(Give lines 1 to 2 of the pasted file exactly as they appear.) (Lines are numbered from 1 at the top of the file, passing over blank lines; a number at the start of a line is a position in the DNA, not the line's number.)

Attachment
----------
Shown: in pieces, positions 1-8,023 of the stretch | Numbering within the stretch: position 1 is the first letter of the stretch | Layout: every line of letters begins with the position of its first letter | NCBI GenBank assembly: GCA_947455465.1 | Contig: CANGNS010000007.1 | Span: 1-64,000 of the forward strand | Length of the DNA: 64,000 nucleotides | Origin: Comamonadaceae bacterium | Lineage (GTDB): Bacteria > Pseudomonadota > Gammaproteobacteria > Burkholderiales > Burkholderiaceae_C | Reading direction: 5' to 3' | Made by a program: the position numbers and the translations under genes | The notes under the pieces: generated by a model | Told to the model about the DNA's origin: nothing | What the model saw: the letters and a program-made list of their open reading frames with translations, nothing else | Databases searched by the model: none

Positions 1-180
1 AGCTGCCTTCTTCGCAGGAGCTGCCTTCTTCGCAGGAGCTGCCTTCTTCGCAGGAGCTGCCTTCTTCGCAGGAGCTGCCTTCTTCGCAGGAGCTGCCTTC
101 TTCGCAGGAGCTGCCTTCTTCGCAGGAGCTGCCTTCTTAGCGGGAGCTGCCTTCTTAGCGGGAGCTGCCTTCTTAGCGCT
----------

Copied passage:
Shown: in pieces, positions 1-8,023 of the stretch | Numbering within the stretch: position 1 is the first letter of the stretch | Layout: every line of letters begins with the position of its first letter | NCBI GenBank assembly: GCA_947455465.1 | Contig: CANGNS010000007.1 | Span: 1-64,000 of the forward strand | Length of the DNA: 64,000 nucleotides | Origin: Comamonadaceae bacterium | Lineage (GTDB): Bacteria > Pseudomonadota > Gammaproteobacteria > Burkholderiales > Burkholderiaceae_C | Reading direction: 5' to 3' | Made by a program: the position numbers and the translations under genes | The notes under the pieces: generated by a model | Told to the model about the DNA's origin: nothing | What the model saw: the letters and a program-made list of their open reading frames with translations, nothing else | Databases searched by the model: none

Positions 1-180